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APPLE industrial crops.pptx

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APPLE industrial crops.pptx

  1. 1. • Family: Rosaceae (rose family) • Scientific name: Malus domestica • Morphology of useful part – fruit
  2. 2.  • The apple tree (Malus pumila, commonly called Malus domestica) is a deciduous tree in the rose family  • Best known for its sweet, pomaceous fruit, the apple.  • Apple trees are deciduous, meaning that they loose their leaves each fall and grow new leaves each spring  • It is cultivated worldwide as a fruit tree, and is the most widely grown species in the genus Malus.  • The tree originated in Central Asia Apple tree
  3. 3.  Apples have religious and mythological significance in many cultures, including Norse, Greek and European Christian traditions.  Generally apple cultivars are propagated by grafting onto rootstocks, which control the size of the resulting tree.  There are more than 7,500 known cultivars of apples, resulting in a range of desired characteristics.  Different cultivars are bred for various tastes and uses, including cooking, eating raw and cider production  The science of apple growing is called pomology.
  4. 4.  • Malus sieversii is a wild apple native to the mountains of Central Asia in southern Kazakhstan. It has recently been shown to be the primary ancestor of most cultivars of the domesticated apple (Malus pumila).  Its fruit is the largest of any species of Malus except pumila, up to 7 cm diameter, equal in size to many modern apple cultivars.  The species is now considered vulnerable to extinction. Origin of apple
  5. 5. • The apple is a deciduous tree, generally standing 1.8 to 4.6 m (6 to 15 ft.) tall in cultivation • When cultivated, the size, shape and branch density are determined by rootstock selection and trimming method. Botanical information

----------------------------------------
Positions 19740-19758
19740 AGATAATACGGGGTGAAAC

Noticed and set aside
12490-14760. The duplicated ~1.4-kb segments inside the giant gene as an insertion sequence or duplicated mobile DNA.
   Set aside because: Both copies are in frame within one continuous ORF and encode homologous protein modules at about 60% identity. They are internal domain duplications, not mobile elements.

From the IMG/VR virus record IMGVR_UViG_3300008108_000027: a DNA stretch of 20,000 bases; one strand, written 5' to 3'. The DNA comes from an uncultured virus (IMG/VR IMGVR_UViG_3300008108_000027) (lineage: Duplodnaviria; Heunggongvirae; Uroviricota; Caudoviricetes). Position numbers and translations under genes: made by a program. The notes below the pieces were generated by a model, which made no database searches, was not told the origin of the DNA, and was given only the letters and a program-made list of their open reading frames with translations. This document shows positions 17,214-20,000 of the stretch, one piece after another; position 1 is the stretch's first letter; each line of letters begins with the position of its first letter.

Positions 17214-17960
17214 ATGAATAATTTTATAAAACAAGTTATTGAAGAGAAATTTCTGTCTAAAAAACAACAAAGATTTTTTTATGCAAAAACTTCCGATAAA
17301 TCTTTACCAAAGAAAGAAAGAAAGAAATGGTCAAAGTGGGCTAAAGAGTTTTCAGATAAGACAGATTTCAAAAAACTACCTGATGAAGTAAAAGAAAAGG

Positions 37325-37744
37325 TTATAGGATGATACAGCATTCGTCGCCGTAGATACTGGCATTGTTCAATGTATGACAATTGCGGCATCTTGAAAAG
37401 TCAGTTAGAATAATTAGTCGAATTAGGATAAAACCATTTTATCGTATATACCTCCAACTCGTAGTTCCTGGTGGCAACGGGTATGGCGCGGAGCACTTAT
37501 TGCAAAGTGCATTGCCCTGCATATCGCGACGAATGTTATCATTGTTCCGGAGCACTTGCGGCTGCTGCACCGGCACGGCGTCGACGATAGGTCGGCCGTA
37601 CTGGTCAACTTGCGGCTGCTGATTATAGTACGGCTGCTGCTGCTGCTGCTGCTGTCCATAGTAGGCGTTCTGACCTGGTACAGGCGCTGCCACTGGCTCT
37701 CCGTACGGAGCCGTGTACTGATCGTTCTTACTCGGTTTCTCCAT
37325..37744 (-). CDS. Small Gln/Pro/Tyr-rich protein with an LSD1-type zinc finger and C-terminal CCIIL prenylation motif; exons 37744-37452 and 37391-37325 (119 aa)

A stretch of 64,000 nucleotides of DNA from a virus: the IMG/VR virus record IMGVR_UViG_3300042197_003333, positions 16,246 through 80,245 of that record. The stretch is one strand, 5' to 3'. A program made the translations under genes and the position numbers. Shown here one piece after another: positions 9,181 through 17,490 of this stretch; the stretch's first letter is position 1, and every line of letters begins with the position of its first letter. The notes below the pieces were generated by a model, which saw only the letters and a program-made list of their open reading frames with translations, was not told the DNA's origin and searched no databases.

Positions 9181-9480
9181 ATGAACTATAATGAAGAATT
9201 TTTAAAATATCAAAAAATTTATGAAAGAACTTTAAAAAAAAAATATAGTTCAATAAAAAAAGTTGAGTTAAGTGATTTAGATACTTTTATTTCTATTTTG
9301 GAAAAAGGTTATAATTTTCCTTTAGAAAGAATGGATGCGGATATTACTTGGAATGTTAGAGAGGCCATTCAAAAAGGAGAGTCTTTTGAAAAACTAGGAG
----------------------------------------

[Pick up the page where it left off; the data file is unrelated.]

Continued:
6. 6. • The leaves are alternately arranged dark green- colored simple ovals with serrated margins and slightly downy undersides.
  7. 7. Apple blossom (apple flower ) • Most apple blossom petals are pink when the flower first blooms, and they fade to white as the season progresses. • The flowers are about 2.5–3.5 cm diameter, with five petals, and with usually red stamens that produce copious pollen, and an inferior ovary.
  8. 8.  The blossoms produce a sweet scent that is faintly reminiscent of apple fruits, which helps attract bees and insects for pollination.  Apple blossoms range from white / pale pink to dark pink. Their color is dependent on their variety.  The central flower of the inflorescence is called the "king bloom"; it opens first, and can develop a larger fruit.
  9. 9. • Fruits in general develop from the ovary and they are called true fruits . • When other accessory floral parts contribute to the formation of fruit, then such fruits are called as false fruits or pseudo carp. • In apple, the thalamus or receptacle grows around the pericarp to produce the fleshy edible part. Hence, it is a false fruit. Apple – false fruit
  10. 10.  The skin of ripe apples is generally red, yellow, green, pink, although many bi- or tri-colored cultivars may be found.  The skin may also be wholly or partly russeted i.e. rough and brown. The skin is covered in a protective layer of epicuticular wax.  The exocarp (flesh) is generally pale yellowish- white, though pink or yellow exocarps also occur.
  11. 11. Granny Smith Red McIntos h Golden (or Yellow) Delicious Gala
  12. 12. Fuji Braeb Pink Lady Honey Empire
  13. 13. Health Benefits of Apples  Digestion- Apples, being rich in fiber, help in the digestive process. Regular consumption of apples ensures smooth bowel movements and helps in preventing constipation and various stomach disorders.  Anemia- since apples are a rich source of iron By increasing the amount of red blood cells in the body, you not only prevent anemia but also ensure proper oxygenation of essential organ systems to keep them functioning properly.  Managing Diabetes- the polyphenols in apples have been directly linked to reducing the uptake of carbohydrates by the body. This, in turn, reduces the fluctuation of blood sugar levels.  Alzheimer’s and Parkinson’s Disease- The antioxidant effects of all the phytonutrient compounds in apples certainly help reduce Alzheimer’s disease, since the degeneration of the brain that leads to Alzheimer’s has been linked to free radical activity. Apples also increase the amount of acetylcholine in the brain, which is linked to concentration, problem-solving, and memory. In terms of Parkinson’s, apples stop the gradual breakdown of dopamine-producing nerve cells, which can be an underlying cause of Parkinson’s.